School and well in the village of Kathombo
New school in this village, a project included in "Education in remote villages".
Sierra Leone’s destructive civil war has left a vulnerable child population at risk. Nearly 30 per cent of the country’s children have no access to education. The war led to the closure of many schools and in remote areas it is still difficult for some children to go to school.
In addition, many of them are forced to work, which has a negative impact on their education due to absence from school. In most cases, parents are not aware of the importance of education for their children.
In the case of the village of Kathombo, it is so isolated that it is an 8km walk from the nearest accessible point by car, its residents got involved in the construction of the school, carrying 50 kg sacks of sand and stone from the river to the village to make cement, thus making the villagers feel like the project belongs to them and value their work and feel part of it.
The school has several classrooms and a water well, as the lack of access to drinking water causes infections due to the bacteria that live in non-potable water and they cause illness and even death.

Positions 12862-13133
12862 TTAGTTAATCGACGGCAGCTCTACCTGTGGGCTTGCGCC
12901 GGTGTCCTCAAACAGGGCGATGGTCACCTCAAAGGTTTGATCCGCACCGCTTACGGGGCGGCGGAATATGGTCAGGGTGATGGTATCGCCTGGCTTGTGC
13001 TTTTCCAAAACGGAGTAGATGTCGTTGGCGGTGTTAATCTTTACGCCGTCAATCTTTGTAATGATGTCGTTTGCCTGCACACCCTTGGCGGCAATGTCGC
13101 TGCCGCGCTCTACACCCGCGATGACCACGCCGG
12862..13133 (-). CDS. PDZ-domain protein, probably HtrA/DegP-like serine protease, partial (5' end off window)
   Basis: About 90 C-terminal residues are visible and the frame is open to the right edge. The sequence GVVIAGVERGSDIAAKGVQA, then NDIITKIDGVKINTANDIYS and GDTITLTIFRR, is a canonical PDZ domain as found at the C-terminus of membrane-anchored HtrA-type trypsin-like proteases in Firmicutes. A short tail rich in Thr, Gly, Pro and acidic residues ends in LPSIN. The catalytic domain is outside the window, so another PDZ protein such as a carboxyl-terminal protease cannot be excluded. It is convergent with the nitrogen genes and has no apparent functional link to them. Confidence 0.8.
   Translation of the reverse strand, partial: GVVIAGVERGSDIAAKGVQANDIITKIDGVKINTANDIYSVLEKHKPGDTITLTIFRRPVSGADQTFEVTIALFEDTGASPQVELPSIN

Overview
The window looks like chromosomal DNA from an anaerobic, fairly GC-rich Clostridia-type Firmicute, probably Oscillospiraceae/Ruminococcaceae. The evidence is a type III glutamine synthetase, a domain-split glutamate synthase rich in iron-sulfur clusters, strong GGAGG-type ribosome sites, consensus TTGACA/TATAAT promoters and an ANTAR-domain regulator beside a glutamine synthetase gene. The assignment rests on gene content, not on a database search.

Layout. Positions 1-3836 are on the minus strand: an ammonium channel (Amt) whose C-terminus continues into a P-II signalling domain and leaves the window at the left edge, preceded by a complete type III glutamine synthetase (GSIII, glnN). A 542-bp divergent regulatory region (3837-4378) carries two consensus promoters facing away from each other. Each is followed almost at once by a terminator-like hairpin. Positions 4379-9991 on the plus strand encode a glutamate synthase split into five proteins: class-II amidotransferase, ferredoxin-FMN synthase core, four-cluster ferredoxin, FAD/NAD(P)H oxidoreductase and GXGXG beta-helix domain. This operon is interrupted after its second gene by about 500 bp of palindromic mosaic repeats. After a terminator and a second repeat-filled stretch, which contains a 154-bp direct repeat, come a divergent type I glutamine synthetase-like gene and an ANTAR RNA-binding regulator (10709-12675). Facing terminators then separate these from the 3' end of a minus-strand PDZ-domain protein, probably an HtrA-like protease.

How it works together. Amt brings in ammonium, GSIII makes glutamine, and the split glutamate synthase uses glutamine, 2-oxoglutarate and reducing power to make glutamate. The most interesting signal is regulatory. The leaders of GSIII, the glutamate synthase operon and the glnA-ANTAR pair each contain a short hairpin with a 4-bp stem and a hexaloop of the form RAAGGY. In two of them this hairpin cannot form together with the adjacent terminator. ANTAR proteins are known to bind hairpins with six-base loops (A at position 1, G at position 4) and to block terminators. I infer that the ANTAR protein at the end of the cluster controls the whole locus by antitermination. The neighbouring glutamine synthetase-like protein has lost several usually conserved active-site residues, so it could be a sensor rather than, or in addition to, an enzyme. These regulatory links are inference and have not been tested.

Without a water well the population of these villages are forced to drink and use water from the nearest rivers.
We built a school in this remote village in Sierra Leone and 100 children from neighbouring areas have access to education. This project means that children no longer have to travel several kilometres to go to school. The water well prevents diseases and improves livelihoods. The following figure helps us to better understand the problem: every 4 seconds a person dies worldwide due to lack of water, and the mortality rate is higher in countries with water shortages and diseases.
Elizabeth Janet Sesay: “The school has helped to address the issue of the high illiteracy rate. Previously there were no schools in the area and children had to walk long distances to go to the nearest school. The communities are located in a mountainous region inaccessible to motor vehicles and many parents were afraid to send their girls because of the risks of walking in these remote areas. With the school, the number of girls has increased, putting an end to early marriages. There has been a marked improvement in the number of children passing National Primary School exams and many are now pursuing their secondary education.
The communities use the classrooms to hold their religious services and other social gatherings. They have provided a common ground for communities to meet and discuss issues of concern.
There are no government teachers due to the remoteness. With the construction of the school, community leaders have been able to provide an expense for local teachers to teach the children.”